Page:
The US and Florida Intense Hurricane Drought, Continued

USbt.2015FLAbt.2015

Above are some graphs for those of you interested in the remarkable, ongoing drought in intense hurricane landfalls in the US, which is stretching close to 10 years. The top graph shows the days in between intense (category 3+) landfalls in the US since 1900. The bottom graph shows the same information, but only for Florida landfalls.

You can see that for the US, the current “intense hurricane drought” is unprecedented in at least a century. For Florida, there have been other long stretches between intense hurricane landfalls. Over the past century the average time between intense landfalls in Florida has just about doubled, from about 3 years to 6 years.

Data, sources, discussion: Pielke (2014)

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8 thoughts on “The US and Florida Intense Hurricane Drought, Continued

  1. There are two sides to any extreme distribution. Media focuses on highest events. Scientists focus on both. This is absolutely no surprise.

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  2. This is absolutely no surprise.

    We’re told, constantly, about how there are increases in extreme weather, generally directly linked to CO2. Yet when it is pointed out that the facts show that extreme weather isn’t increasing it’s “no surprise”.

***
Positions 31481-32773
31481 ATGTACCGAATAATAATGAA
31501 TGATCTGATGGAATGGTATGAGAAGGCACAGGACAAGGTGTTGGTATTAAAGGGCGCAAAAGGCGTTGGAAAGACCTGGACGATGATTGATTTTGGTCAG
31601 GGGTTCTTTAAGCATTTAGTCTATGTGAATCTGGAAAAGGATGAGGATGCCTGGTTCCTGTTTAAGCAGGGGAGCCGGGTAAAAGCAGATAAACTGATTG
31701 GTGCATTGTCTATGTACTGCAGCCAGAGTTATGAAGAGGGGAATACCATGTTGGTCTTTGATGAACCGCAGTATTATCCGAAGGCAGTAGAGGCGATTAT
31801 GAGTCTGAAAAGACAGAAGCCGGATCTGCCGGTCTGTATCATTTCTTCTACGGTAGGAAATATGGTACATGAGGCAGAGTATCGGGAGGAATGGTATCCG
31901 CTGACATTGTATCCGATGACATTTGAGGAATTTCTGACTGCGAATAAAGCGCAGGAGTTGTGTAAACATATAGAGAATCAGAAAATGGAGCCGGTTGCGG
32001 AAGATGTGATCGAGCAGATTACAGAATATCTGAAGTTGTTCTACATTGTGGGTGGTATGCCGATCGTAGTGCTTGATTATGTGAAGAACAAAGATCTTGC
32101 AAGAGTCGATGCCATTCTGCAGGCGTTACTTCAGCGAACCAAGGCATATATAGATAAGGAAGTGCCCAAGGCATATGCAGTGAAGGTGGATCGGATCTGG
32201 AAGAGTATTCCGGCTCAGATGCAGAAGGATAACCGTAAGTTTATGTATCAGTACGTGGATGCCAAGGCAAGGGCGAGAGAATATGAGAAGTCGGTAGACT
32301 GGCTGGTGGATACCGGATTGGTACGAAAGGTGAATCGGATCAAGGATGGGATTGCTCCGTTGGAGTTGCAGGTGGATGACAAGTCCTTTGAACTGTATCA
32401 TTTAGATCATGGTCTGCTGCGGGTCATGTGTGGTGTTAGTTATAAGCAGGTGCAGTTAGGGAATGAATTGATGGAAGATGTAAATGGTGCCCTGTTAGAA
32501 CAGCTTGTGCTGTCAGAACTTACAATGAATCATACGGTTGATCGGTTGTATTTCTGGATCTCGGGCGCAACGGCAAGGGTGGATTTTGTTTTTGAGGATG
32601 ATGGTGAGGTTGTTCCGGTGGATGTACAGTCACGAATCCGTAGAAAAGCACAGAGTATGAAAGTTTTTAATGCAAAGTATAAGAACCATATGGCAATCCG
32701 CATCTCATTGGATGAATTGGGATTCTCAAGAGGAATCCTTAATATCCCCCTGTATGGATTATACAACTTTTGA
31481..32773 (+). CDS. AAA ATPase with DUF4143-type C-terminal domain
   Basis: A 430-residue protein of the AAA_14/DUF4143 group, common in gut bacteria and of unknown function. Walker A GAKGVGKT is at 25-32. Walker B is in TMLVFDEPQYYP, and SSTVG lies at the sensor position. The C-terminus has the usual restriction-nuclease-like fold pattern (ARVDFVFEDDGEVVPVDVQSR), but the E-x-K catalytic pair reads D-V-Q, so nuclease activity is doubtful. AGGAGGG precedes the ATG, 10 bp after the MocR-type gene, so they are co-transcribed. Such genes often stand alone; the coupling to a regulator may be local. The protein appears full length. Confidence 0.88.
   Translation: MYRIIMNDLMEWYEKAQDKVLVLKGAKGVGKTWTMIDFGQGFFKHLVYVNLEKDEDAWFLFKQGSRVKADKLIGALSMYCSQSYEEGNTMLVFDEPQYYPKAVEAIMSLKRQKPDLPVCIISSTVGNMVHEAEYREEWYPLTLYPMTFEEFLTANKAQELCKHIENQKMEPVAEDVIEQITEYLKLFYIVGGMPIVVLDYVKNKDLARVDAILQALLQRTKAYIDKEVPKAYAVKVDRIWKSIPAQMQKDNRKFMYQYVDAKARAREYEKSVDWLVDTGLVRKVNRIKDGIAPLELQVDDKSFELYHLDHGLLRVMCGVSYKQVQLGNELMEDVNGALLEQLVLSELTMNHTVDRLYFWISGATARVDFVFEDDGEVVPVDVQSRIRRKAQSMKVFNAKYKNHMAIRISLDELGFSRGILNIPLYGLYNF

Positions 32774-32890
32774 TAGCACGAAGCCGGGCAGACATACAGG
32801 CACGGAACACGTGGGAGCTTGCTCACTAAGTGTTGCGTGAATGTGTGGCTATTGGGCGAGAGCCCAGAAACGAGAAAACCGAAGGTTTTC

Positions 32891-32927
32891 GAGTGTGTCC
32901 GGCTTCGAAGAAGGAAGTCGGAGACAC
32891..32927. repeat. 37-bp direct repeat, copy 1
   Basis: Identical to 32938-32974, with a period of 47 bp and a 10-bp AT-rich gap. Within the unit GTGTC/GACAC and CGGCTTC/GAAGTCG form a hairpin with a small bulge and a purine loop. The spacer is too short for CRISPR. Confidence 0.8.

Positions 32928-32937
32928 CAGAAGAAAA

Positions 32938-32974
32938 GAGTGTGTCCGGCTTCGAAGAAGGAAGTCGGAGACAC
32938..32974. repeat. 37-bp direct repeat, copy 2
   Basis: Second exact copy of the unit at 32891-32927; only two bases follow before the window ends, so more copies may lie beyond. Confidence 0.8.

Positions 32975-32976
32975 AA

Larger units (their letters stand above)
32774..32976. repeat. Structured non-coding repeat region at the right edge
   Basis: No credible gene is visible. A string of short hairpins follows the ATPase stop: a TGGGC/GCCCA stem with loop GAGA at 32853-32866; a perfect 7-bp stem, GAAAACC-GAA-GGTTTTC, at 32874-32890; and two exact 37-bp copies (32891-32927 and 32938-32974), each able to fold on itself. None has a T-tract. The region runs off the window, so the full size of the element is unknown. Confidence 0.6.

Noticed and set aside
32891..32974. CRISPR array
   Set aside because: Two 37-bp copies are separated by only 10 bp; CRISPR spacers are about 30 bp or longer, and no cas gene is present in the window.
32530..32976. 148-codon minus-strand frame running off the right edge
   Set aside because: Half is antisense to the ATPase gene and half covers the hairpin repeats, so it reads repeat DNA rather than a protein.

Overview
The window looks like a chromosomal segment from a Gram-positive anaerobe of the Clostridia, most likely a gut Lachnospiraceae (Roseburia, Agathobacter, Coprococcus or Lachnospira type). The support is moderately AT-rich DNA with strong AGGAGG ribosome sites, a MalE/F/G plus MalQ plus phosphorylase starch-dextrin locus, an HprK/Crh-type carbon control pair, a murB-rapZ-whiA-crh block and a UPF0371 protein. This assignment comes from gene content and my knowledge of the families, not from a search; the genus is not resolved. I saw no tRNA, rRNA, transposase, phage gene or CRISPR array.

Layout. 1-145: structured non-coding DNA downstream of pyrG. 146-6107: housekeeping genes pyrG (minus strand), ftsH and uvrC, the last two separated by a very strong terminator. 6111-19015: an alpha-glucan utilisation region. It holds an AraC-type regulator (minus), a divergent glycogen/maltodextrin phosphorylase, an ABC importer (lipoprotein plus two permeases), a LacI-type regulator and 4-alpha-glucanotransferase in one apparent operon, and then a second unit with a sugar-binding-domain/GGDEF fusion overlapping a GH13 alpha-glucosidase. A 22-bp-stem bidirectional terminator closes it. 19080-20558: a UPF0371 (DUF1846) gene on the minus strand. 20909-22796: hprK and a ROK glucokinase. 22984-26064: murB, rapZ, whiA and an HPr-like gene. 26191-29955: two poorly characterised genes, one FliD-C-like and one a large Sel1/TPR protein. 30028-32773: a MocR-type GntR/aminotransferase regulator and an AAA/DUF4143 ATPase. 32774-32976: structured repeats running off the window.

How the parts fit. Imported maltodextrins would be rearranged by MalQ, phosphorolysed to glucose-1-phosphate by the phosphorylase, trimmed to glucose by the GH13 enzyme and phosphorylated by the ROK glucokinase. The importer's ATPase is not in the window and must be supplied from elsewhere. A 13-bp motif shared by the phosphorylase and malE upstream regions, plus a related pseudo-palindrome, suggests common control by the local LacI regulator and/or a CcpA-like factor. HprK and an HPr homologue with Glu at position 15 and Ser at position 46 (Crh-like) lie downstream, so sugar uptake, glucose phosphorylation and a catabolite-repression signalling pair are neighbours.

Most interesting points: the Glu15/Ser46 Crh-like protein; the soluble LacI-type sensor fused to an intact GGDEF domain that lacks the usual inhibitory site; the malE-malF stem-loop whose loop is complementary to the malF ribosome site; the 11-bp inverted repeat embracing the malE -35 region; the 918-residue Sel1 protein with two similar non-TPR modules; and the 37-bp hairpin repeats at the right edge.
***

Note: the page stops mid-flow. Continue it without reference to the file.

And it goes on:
Personally, I think the record lack of major hurricanes in the US (and not exactly a surplus elsewhere) is a major surprise. It’s not like anyone predicted it — indeed quite the opposite.

    I think statements that it is “no surprise” look suspiciously like “we’ve blown our predictions, but if we pretend we haven’t maybe no-one will notice”.

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  3. You’re too cryptic by half — what the h*ll does that mean? (This is the internet, you need to say what you mean, not wink knowingly and hope we will understand your extreme wit and wisdom.)

    Is it that the current extreme lack of hurricanes is proof of global warming?

    Actually, I think it may be. Storms are caused by temperature differential, so that warming in the extra-tropics is likely to reduce temperature differentials, and hence reduce storm power.

    But the alarmists have shot themselves in the foot with this one, because they insist that warming will produce more powerful storms. To accept that warming will have massively beneficial affects like reducing hurricanes will be a bitter pill for them to swallow.

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  4. “To accept that warming will have massively beneficial affects like reducing hurricanes will be a bitter pill for them to swallow.”

    Mooloo – You almost “get it” now. Congrats!

    I am not one of “them.” I have no climate change agenda. Best said by this guy.

    “You can observe a lot by just watching.” – Y. Berra

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